Sunday, 21 September 2008

Culling your test variants


As an Optimization team, we are new to the whole multivariate testing business. We are more than aware that we dont always do things by the book. So when we undertake a multivariate test we dont always adhere to the basic principles of testing.

The biggest rule we tend to ignore is 'Do not tamper with your test'. The trouble is we always have to have an eye on the bottom line. So we are constantly asking ourselves whether what we're undertaking in terms of testing is not impacting upon our sales in a negative way? Are we actually reducing the conversion rate on the website?
My colleague generally monitors what's going on downstream during a test and looks at the basic application submittion rates for our products. If he notices a downturn in conversion rate during the course of a test we get a bit nervous.

Thankfully our multivariate testing tool, Maxymiser allows us to look at how individual variants are performing. If after a period (usually around one week into a test in our case) we start to see a downturn we'll start to examine closely which variants we can 'cull' from the test.
Once we highlight the under-performers we then downweight* them out of the test entirely. This is beneficial for two reasons:

1. You minimise negative impact on conversion and sales.

2. You reduce the number of page combinations in the test.

The lower the number of page combinations the quicker your test period. This is great for us because of the second rule of testing that we frequently ignore 'Allocate enough time for testing'. Basically speaking we run tests for a far shorter period than is recommended.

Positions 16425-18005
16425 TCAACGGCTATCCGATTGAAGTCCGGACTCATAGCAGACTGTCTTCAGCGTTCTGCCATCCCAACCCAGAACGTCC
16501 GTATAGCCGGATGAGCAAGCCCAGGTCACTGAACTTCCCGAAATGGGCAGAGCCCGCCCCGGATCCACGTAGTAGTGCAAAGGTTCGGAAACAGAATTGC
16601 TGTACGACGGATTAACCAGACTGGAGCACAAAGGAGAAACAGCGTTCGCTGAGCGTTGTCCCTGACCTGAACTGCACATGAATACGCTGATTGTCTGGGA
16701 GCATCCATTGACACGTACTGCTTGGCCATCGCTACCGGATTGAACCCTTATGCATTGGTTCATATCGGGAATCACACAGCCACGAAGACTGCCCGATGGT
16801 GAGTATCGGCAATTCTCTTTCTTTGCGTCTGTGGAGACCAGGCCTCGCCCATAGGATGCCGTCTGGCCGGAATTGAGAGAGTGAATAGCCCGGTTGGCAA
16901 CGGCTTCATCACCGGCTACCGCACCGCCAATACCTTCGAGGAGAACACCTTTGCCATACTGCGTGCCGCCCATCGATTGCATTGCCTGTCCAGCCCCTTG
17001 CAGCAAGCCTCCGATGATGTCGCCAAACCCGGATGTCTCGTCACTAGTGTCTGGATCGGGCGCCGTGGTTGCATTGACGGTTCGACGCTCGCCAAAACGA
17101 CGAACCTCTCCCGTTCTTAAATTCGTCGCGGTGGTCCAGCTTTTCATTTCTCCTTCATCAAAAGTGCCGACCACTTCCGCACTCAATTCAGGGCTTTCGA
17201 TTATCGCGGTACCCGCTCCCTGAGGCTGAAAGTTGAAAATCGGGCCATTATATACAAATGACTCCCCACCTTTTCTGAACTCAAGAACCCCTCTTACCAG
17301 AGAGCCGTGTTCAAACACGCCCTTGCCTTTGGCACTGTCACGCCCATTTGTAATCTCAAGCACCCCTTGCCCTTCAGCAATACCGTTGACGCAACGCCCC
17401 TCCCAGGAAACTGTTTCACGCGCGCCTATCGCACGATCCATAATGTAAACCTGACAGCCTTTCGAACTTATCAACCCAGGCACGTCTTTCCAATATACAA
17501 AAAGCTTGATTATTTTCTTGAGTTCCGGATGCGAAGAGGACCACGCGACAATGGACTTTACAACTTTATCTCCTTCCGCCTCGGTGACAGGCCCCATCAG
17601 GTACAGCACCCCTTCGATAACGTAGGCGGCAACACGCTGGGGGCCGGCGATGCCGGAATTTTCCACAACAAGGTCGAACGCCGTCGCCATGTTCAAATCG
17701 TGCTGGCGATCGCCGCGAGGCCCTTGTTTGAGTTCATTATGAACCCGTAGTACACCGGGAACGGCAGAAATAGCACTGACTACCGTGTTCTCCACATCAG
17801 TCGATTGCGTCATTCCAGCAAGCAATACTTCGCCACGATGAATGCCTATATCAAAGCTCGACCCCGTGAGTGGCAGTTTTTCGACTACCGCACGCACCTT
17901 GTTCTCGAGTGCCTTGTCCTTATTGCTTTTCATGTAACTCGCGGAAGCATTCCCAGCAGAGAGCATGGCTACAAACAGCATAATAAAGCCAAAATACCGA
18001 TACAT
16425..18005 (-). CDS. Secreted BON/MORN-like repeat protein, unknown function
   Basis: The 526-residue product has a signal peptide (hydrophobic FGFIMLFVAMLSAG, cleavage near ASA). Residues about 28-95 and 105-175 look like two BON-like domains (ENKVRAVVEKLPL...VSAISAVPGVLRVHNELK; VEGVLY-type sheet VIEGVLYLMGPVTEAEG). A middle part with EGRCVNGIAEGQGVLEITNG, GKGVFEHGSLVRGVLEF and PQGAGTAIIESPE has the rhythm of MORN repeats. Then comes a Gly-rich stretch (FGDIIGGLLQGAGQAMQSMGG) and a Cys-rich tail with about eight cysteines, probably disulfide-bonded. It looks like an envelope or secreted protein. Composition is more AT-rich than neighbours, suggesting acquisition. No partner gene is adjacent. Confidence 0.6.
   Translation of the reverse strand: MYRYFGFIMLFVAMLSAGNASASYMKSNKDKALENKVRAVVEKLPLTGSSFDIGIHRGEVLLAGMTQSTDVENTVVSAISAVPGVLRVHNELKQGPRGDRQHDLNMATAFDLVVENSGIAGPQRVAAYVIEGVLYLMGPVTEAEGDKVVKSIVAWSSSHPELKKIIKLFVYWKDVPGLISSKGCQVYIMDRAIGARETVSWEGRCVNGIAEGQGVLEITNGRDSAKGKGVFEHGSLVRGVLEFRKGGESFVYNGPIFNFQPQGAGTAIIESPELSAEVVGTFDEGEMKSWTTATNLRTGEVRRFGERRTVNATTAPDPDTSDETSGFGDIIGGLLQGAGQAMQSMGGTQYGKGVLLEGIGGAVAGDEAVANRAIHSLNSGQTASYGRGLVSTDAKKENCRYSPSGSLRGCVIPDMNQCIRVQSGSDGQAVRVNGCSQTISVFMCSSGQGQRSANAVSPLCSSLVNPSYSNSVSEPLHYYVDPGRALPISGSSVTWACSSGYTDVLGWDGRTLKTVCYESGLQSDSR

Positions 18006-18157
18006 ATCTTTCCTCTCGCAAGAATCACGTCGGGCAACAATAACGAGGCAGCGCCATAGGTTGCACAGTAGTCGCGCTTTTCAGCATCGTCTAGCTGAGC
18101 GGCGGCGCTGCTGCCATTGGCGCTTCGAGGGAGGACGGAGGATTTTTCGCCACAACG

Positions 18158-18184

Most tests, given enough visitor traffic to your site run anywhere from 4 to 10 weeks, or even longer. We tend to have ran tests from 2 to 6 weeks. Our excuse for this is that there is so much other activity going on on the website at any given time by other people that we have a very narrow window in which to test and get a result.

Another key thing when planning your MVT test is knowing how much traffic you get to your site and whether you've got enough traffic to run all your page combinations and see an outright winner at the end of your test. So far we've been reasonably lucky in that we've had enough traffic to run the tests for a relatively short period and still acheive a winner.

Obviously ignoring key testing rules and principles is not recommended. But if lke our Optimzation team, you're stuck between a rock and a hard place, and there's a certain need to get some kind of testing done our early experiences have shown that you can bend the rules to get some kind of learning or outcome in a short space of time.
* In multivariate testing, each variant is usually allocated a weighting. For example, if you give a variant a 50 weighting in the test console it will be served 50% of the time, while the default content is served the other 50% of the time.

Tuesday, 9 September 2008

Our 1st multivariate test - Killer Questions




We have an application form that is used for various products, in this case we focused on the one used for an online current account.